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2005 Draft Scouting Reports: Colorado

By Allan Simpson
May 26, 2005

***** One for the books
**** Banner year
*** Solid, not spectacular
** Not up to par
* Nothing to see here
Just a few years ago, Hawaii produced a succession of early-round picks, ranging from Jerome Williams (Giants) in 1999, to Justin Wayne (Expos) and Dane Sardinha (Reds) in 2000, to Bronson Sardinha (Yankees) and Brandon League (Blue Jays) in 2001. But that well has gone dry the last two or three years and no one is likely to be picked in the first 10-12 rounds this year. The top Hawaiian pick will be Yavapai (Ariz.) Junior College draft-and-follow Milton Loo, a 17th-round pick of the Reds out of a Hawaii high school in 2004. Alaska is a non-entity, with Lower Columbia (Wash.) JC pitcher Ryan Shaver the player with an Alaska connection likely to be selected.

(National ranking in parentheses)
Potential First-Round Picks
Potential Second-Fifth Round Picks
Others Of Note
1. Kyle Winters, rhp, Pomona HS, Arvada
2. Sean Ratliff, lhp/1b, Niwot HS, Longmont
3. Reid Engel, of, Lewis Palmer HS, Monument
4. Anthony Capra, lhp/1b, Arvada West HS, Arvada
5. Seth Gilleland, rhp, Lamar CC
6. Mike Massaro, of, Colorado State U.-Pueblo
7. Chad Steiner, 3b, Lamar CC
8. Tony Pechek, c, Pueblo South HS, Pueblo
9. Tim Didjurgis, rhp, Regis College
10. Robert Garramoni, rhp, Denver North HS
11. Kevin Gossage, rhp, Coronado HS, Colorado Springs
12. Sean VanElderen, of, Mesa State College

(Numbers in parentheses indicate rank in Colorado)

Stanford-bound LHP/1B Sean Ratliff (2) is the best all-around player in the state, but the top draft prospect is 6-foot-5 RHP Kyle Winters (1), who reminds area scouts of former Colorado prep standouts Roy Halladay and Brandon McCarthy.

Tall, slender and athletic, Winters has a similar build and delivery as Halladay and McCarthy at the same stage of their careers. He also has excellent makeup and is projectable. His arm works easy, his fastball tops out at 92 mph with the potential for more velocity and his breaking stuff is adequate. He went unbeaten this spring while striking out 81 in 51 innings. Winters, a New Mexico recruit, is not only the best talent in the state, but he’s also the most signable among the elite prospects.

Ratliff put up huge numbers as both a first baseman and pitcher the last two years as Niwot High ran off a 45-game winning streak while winning consecutive 4-A championships. In this year’s state title game, he threw a two-hit shutout, struck out 14 and went 4-for-4. On the year, he hit .519-8-35 while posting a 0.73 ERA. There’s a debate whether Ratliff profiles best as a hitter or pitcher for pro ball, but that issue could be moot as he is unlikely to be bought away from Stanford. He wants to play both ways in college. He has a slightly higher upside on the mound. He has three solid pitches, but the velocity on his fastball is a touch light at 90-91 mph—a factor that might keep him out of the first five rounds, regardless of his signability.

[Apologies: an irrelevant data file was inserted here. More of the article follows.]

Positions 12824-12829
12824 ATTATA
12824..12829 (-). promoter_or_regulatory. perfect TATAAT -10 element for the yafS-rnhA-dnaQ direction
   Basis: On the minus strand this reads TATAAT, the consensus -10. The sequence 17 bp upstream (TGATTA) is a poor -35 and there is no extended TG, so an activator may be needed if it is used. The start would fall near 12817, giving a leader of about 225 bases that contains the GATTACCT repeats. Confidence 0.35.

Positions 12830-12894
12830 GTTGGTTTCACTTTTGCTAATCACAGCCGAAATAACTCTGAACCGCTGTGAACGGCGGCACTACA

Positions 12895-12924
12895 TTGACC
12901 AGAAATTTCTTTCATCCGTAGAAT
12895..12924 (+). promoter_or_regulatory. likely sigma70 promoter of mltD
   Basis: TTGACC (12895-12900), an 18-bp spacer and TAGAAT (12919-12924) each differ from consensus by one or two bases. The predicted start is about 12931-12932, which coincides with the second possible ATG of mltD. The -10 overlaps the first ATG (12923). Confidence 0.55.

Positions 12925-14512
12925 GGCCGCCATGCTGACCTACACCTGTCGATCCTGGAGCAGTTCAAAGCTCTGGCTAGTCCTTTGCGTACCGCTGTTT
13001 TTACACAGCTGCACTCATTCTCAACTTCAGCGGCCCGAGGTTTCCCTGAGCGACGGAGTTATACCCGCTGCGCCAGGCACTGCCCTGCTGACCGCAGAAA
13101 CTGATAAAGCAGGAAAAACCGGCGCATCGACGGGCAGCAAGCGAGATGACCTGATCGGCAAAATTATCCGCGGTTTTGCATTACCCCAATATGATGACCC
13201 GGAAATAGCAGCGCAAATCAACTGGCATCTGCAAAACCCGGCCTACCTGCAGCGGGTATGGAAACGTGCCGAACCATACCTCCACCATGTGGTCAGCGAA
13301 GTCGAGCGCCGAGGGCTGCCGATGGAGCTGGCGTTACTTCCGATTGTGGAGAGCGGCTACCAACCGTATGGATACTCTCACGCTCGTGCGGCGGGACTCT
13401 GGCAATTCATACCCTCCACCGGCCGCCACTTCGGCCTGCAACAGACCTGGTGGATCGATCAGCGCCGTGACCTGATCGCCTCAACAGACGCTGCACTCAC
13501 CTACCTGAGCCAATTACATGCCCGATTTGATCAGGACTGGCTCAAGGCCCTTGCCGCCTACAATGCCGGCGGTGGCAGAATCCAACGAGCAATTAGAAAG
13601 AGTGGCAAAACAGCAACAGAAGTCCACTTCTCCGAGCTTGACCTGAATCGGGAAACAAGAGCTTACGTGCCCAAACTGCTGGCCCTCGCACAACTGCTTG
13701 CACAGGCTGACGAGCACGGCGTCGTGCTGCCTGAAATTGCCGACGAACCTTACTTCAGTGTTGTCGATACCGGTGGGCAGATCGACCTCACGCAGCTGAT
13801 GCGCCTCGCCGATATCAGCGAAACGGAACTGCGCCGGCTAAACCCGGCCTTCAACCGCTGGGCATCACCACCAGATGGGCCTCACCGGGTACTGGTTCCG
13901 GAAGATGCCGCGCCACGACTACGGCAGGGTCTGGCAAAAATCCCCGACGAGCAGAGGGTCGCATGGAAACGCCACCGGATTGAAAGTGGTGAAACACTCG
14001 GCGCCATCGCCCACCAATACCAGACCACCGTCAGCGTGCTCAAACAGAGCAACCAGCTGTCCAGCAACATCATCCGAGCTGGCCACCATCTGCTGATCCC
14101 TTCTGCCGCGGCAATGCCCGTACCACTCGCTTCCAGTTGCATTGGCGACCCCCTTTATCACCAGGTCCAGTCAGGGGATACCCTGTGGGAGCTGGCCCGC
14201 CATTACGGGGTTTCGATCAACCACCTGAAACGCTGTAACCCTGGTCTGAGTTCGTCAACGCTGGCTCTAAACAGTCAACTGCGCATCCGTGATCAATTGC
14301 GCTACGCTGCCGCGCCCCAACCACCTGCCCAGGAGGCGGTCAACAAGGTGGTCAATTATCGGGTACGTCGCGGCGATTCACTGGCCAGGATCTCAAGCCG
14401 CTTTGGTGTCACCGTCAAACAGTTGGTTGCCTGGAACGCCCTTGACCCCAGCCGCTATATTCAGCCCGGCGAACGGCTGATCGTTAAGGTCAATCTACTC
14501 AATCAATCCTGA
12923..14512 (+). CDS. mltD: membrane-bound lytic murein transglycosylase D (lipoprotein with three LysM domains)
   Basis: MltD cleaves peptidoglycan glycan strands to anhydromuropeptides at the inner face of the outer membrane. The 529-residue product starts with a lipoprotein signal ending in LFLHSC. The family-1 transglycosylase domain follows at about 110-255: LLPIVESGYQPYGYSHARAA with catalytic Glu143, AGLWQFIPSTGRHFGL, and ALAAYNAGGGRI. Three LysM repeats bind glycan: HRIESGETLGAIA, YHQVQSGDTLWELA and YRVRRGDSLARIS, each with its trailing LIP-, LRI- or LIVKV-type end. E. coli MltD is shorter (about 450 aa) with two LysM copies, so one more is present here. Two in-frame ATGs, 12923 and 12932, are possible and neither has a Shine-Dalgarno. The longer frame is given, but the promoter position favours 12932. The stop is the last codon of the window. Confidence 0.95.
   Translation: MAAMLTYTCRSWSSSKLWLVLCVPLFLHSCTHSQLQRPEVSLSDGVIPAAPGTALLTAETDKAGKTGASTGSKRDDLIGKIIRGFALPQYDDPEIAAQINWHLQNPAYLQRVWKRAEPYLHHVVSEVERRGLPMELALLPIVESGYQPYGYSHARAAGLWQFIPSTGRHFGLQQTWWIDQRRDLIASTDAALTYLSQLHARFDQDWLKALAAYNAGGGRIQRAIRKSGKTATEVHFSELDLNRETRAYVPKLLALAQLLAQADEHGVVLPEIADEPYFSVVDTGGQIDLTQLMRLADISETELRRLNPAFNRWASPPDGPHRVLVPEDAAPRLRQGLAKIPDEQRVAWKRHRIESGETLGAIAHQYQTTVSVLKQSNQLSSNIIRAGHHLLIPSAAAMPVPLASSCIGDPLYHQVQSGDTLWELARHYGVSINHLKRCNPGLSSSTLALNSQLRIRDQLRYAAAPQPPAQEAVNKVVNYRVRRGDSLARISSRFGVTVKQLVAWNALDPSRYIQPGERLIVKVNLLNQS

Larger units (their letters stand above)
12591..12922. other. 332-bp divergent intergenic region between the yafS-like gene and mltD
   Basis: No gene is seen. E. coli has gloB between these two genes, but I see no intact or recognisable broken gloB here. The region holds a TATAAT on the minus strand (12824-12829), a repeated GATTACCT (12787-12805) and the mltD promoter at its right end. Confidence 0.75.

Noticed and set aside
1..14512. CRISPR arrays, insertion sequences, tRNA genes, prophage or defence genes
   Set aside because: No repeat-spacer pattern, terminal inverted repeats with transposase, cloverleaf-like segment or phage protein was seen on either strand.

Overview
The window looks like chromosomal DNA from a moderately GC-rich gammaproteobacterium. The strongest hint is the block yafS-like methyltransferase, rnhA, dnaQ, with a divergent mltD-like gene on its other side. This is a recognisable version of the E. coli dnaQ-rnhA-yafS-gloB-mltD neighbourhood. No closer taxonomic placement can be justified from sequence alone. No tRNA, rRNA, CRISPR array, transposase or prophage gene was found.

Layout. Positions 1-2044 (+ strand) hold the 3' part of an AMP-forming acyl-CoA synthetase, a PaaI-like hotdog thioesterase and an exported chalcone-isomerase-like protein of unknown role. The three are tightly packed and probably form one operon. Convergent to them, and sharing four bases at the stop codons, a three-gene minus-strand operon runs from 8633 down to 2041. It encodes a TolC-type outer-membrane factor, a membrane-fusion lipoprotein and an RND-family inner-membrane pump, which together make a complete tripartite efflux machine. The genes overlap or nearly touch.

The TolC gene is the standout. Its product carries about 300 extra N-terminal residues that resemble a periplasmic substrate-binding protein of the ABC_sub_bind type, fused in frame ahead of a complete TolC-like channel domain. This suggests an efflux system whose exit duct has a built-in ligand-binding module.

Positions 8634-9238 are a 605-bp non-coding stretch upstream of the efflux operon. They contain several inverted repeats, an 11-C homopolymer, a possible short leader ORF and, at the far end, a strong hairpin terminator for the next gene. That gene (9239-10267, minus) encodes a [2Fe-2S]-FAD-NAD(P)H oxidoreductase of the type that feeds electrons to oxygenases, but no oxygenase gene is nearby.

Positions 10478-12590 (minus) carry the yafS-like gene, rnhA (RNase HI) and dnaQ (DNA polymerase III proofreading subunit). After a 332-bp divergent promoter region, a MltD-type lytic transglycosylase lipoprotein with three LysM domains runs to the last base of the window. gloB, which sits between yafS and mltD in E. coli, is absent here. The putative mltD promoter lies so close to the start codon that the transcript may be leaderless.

OF Reid Engel (3) has outstanding speed. He runs the 60-yard dash in 6.4 seconds, but may run all the way to Baylor if he’s not selected in the top five rounds. He’s athletic and had six home runs among his first nine hits this year, but at 6-foot-2 and 160 pounds, he may not be physically ready yet for pro ball.

LHP Anthony Capra (4) and switch-hitting C Tony Pechek (8) are the latest in a long line of Colorado prep products heading to Wichita State. Capra has an 86-90 mph fastball and led the state in strikeouts; Pechek hit .538 for Pueblo South, the team that ended Niwot’s 45-game winning streak and finished second in the state.

Lamar Community College regularly produces top prospects for Division I schools and pro ball, but has no one with a chance to go in the top five rounds this year. Six-foot-3, 200-pound RHP Seth Gilleland (5) has put up big numbers, striking out 99 in 66 innings with a 2.05 ERA, but he didn’t always pitch well with scouts in attendance. 3B Chad Steiner (7) is a hard-nosed player with power potential. He hit .388 with eight homers against wood-bat competition, and showed solid actions at third base.